Week after week after week I can feel myself crumble away in the trains taking me farther and farther from you. Long-distance trains, fast trains, express trains, high-speed trains--it’s all the same: they all decompose me, particle by particle, mixing me with the dust and the stale air in the carriages. So please, watch your step and tread softly. And inhale not too deeply--that’s me, all around, and my ripe love, my overripe love.

A grating voice above an ashtray full of stubs and a face I can hardly recognize as my own--and that only because no one beside me is there--in the cheap hotel room that just waits for an earthquake.

Time was, I used to be a cup brimming with cream, a Christmas music box. Time was, sleep was gentle to me.

At night people creep out of tree hollows, put on their furs and their jewellery, then go to cocktail parties. At night faces are mingling and jaws are commingling incessantly. Pills for a youth eternal.

Thank God for Bobica. The old tomcat--black, heavy and warm –sits in my lap, paws on my chest, and draws out all the evil, all the verdigrised staleness oozing within me after a day’s work in our booming Capital, the city with the lowest unemployment rate in the country--because the homeless do not really matter--who’s got the time to count them? Bobica purrs softly and my heart, once again, becomes green and tender, ideal to chew on, like sorrel leaves.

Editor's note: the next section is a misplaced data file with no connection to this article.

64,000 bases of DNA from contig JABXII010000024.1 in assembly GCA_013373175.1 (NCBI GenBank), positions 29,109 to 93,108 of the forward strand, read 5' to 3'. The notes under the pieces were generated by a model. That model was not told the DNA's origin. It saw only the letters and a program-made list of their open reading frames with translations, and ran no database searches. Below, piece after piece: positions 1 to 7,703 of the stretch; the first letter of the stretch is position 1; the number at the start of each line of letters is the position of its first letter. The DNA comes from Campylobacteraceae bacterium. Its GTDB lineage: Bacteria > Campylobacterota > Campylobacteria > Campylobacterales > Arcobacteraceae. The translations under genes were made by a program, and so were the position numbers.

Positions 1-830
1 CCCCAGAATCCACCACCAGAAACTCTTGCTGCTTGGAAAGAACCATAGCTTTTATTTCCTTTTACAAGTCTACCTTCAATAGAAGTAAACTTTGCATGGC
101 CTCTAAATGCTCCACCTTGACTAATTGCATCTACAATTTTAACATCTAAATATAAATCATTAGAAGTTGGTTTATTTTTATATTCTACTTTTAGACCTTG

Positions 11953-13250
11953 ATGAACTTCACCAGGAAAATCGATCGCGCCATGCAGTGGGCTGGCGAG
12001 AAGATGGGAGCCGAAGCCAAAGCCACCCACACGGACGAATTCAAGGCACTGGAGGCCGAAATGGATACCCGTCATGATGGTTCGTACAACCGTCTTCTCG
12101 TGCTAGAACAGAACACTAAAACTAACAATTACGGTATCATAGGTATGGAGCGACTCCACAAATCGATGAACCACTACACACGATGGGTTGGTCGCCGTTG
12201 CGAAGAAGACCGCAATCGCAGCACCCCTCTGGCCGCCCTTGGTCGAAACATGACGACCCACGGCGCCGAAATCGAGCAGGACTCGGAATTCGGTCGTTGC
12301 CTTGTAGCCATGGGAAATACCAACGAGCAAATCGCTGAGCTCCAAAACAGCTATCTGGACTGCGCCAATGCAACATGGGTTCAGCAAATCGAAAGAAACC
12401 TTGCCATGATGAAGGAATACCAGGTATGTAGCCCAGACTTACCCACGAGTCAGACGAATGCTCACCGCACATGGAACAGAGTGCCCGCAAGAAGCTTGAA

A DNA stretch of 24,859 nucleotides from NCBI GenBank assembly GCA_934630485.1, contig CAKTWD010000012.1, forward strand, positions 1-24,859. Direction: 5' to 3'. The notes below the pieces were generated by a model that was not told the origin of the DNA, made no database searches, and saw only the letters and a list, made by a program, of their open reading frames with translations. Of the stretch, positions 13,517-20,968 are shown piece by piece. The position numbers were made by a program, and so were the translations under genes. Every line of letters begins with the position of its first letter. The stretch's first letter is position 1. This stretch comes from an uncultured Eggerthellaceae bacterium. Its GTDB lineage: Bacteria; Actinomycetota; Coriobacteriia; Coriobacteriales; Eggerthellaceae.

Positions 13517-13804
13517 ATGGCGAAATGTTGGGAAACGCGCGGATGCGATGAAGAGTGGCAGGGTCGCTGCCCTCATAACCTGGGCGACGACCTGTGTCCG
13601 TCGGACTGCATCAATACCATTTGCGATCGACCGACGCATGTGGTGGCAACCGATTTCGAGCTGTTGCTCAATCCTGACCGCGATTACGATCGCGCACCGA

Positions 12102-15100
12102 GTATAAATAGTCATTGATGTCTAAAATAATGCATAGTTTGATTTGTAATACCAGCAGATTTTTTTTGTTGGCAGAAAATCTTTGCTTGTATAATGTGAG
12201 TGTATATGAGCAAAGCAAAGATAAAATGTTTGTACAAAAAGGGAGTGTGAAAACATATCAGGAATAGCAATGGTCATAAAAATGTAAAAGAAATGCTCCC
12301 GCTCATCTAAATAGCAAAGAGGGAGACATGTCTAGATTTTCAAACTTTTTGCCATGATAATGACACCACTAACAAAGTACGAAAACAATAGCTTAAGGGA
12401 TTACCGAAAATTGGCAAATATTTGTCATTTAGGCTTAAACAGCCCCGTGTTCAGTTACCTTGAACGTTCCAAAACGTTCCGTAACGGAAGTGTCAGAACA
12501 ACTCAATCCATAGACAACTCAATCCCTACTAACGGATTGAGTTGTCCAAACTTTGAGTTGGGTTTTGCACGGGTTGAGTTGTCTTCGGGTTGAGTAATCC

Who’s going to tend my bones? Who’s going to scrub them clean and buff them bright? Who’s going to etch them and carve them with flowery patterns? Then who’s going to hang them from the eaves of the house for he wind to blow past them and sing? Who will be curious enough to discover the ink-like marrow I could have used to write my family’s history, never told to the end?

Old-age-old-age-kosher-meat, old-age-old-age-kosher-meat, all the arteries in my body are leading to you.

Dressed in a ceremonial kimono Mika-Lé’s teaching me how to eat sea-food, camembert and Roquefort without making faces too obviously. She’s teaching me how to open myself--voluptuous as a tulip in the sunshine--while juicy black mad berries are bursting inside me one after the other. Next thing she is clinging to me, seductive and passional, as she feeds my voracious wrinkles. We dance with each other. The devil weeds’ dance in the moonlight.

Alésia Maine: four ladies dressed in beige overcoats, four elderly French ladies wearing identical overcoats. C’est le saison The Paris chill bites to the bone. Four beige overcoats watching each other on a bus. All wrinkled and rumpled. They smile politely, awkwardly. Still, not the slightest semblance. Granny’s alone, all alone in the big house complete with a barn, alone with her coxarthrosis and cancer. Alone in her circle of colourful pills.

Paris is just another city without you. I walk past neatly-lined imposing buildings, past chic cafes, crowded at lunch time. Your fragrance nestling within the folds of my skin is exploding, suffusing the fragrance of oysters. And nobody knows where the blue light suddenly drowning the city comes from. My body may wear itself thinner and thinner, it can betray me each day, yet it cannot forget.